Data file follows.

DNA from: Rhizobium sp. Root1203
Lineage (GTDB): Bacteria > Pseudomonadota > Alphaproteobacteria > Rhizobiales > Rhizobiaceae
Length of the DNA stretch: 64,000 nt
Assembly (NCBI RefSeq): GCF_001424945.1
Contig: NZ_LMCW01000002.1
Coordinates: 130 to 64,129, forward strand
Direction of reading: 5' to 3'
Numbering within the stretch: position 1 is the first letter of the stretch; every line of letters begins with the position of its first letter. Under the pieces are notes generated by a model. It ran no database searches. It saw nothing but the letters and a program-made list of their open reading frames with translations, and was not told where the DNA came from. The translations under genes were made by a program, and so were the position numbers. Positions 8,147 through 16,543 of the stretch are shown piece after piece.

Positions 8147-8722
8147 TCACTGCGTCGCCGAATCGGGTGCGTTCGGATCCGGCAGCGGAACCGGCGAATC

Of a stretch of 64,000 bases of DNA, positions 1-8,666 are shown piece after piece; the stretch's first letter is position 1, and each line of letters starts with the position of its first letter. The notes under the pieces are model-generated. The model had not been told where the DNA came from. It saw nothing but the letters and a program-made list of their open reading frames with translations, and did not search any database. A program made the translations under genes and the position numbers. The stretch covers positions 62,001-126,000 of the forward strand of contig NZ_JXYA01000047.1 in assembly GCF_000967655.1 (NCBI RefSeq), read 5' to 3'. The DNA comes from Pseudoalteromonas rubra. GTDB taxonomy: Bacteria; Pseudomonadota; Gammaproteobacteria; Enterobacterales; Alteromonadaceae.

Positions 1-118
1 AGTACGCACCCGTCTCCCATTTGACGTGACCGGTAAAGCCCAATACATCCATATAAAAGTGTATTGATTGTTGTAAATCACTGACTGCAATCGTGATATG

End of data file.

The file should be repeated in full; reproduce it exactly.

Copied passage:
DNA from: Rhizobium sp. Root1203
Lineage (GTDB): Bacteria > Pseudomonadota > Alphaproteobacteria > Rhizobiales > Rhizobiaceae
Length of the DNA stretch: 64,000 nt
Assembly (NCBI RefSeq): GCF_001424945.1
Contig: NZ_LMCW01000002.1
Coordinates: 130 to 64,129, forward strand
Direction of reading: 5' to 3'
Numbering within the stretch: position 1 is the first letter of the stretch; every line of letters begins with the position of its first letter. Under the pieces are notes generated by a model. It ran no database searches. It saw nothing but the letters and a program-made list of their open reading frames with translations, and was not told where the DNA came from. The translations under genes were made by a program, and so were the position numbers. Positions 8,147 through 16,543 of the stretch are shown piece after piece.

Positions 8147-8722
8147 TCACTGCGTCGCCGAATCGGGTGCGTTCGGATCCGGCAGCGGAACCGGCGAATC

Of a stretch of 64,000 bases of DNA, positions 1-8,666 are shown piece after piece; the stretch's first letter is position 1, and each line of letters starts with the position of its first letter. The notes under the pieces are model-generated. The model had not been told where the DNA came from. It saw nothing but the letters and a program-made list of their open reading frames with translations, and did not search any database. A program made the translations under genes and the position numbers. The stretch covers positions 62,001-126,000 of the forward strand of contig NZ_JXYA01000047.1 in assembly GCF_000967655.1 (NCBI RefSeq), read 5' to 3'. The DNA comes from Pseudoalteromonas rubra. GTDB taxonomy: Bacteria; Pseudomonadota; Gammaproteobacteria; Enterobacterales; Alteromonadaceae.

Positions 1-118
1 AGTACGCACCCGTCTCCCATTTGACGTGACCGGTAAAGCCCAATACATCCATATAAAAGTGTATTGATTGTTGTAAATCACTGACTGCAATCGTGATATG